Major General James N. Mattis figured out that there might be civilian news media—me—in his briefing a few minutes in. That didn’t seem to inhibit him. He kept on talking like a grunt to grunts who would soon convoy north from Camp Virginia, Kuwait, into Iraq. I didn’t audio-record Mattis’s brief to Battalion Landing Team 1/2 (1st Battalion/2d Marines), but I did jot down his most noteworthy statements.
"The enemy will try to make you racists."
"In a war sometimes bad things happen.”
"We are going to kill and kill and kill—not the innocent, only the enemy—until they are sick of this war."
He quoted Geronimo, but I didn’t get that.
Mattis told the men that the people in their new area of operations were "95% friendly."
"Do not allow yourself to hate these people who had the mistake of being born in this country at this time,” he continued.
About the forces that the Marines would engage in-country, Mattis told them, "they mean every word when they say they hate you.... All they know is hatred. Your job is to kill them. I'm not into you taking a lot of prisoners...."
"We do not become animals. We do not lose our humanity. We don't lose our discipline."
Of the Iraqi National Guard, he said: "A few of them are treacherous bastards, but most of them are on our side."
"You are the most radical dudes in the world,” he told the men, in perhaps his first ungruntly moment. "Keep your sense of humor. It's like a flak jacket around your spirit."
This was July 9, 2004, a little over two months after the 1st Battle of Fallujah (aka Operation Vigilant Resolve), a bloody harbinger (an estimated 600 Iraqis were killed, 1,000 wounded; 30 U.S. Marines were killed), which itself was precipitated by the ambush, killing, and desecration of four Blackwater mercenaries in that city.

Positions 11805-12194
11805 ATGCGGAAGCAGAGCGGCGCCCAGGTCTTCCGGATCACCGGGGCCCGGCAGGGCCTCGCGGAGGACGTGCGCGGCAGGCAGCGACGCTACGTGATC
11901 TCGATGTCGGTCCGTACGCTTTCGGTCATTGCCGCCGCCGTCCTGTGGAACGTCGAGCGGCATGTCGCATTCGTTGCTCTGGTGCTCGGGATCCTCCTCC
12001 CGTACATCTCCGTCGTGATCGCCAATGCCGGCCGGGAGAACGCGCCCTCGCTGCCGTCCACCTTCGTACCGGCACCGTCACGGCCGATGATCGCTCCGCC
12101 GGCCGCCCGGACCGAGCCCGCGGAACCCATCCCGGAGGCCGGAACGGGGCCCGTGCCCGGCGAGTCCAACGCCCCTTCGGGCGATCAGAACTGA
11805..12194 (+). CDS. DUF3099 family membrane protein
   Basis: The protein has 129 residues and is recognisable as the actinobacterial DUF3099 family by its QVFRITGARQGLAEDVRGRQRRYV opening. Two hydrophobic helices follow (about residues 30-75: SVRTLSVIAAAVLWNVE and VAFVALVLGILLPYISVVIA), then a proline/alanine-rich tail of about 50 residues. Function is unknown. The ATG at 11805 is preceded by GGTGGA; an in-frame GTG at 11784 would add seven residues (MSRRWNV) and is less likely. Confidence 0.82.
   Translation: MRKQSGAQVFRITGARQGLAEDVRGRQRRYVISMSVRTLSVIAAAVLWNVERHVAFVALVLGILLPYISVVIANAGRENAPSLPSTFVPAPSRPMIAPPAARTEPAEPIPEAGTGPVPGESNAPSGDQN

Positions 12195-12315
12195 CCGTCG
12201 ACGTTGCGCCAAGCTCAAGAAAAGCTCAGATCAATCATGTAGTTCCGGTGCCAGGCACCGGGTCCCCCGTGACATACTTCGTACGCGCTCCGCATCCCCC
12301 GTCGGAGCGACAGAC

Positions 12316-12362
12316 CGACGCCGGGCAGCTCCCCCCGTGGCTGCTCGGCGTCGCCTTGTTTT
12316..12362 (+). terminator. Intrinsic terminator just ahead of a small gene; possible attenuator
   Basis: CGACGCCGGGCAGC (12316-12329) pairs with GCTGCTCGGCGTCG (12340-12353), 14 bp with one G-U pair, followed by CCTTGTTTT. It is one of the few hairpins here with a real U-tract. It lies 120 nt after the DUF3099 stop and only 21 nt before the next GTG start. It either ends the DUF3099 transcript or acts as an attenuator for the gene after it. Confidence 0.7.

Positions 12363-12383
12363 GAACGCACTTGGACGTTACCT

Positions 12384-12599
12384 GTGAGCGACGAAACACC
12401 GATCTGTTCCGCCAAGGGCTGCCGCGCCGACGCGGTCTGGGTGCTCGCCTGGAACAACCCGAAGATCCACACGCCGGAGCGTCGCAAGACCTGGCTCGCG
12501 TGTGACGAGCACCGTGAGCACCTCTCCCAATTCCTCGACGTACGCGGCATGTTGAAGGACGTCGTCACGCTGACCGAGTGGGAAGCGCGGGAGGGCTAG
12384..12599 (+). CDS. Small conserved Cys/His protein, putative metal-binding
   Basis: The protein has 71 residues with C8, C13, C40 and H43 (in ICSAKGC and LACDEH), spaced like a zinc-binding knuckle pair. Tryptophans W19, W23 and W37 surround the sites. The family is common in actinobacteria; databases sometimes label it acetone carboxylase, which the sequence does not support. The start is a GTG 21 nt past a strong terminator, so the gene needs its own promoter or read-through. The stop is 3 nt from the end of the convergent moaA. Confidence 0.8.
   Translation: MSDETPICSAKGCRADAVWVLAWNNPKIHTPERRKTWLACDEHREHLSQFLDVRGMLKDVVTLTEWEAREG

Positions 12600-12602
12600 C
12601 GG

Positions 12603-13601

"Although a tenuous cease-fire continues in effect for Fallujah,” reads a 2009 report by the USMC's History Division, “the Shi’a [al-Sadr] militia begin spreading violence to several other cities, including parts of Baghdad, Kut, Karbala, and Najaf.” The cities of north Babil—Iskandariyah, Musayyib, Haswah, and other which these Marine would patrol—weren’t on that list. They would be soon. Mattis, commanding general of 1st Marine Division and Multi National Force–West, was sending these men—and a number of women who served with the 24th Marine Expeditionary Unit’s support group—into this violence. Marines would be killed, and Marines would kill.
You’ll hear and read that Marines revere him. I saw and heard that. I still do. Mattis is a man of substance—not simply a “mad dog,” a nickname apparently bestowed on him by the troops after Fallujah, but also a “warrior monk.” But is this the substance we need in a Secretary of Defense, “the principal defense policy adviser to the President,” who is responsible for the formulation of general defense policy” and all things DOD? That’s a question for which I don’t yet have an answer.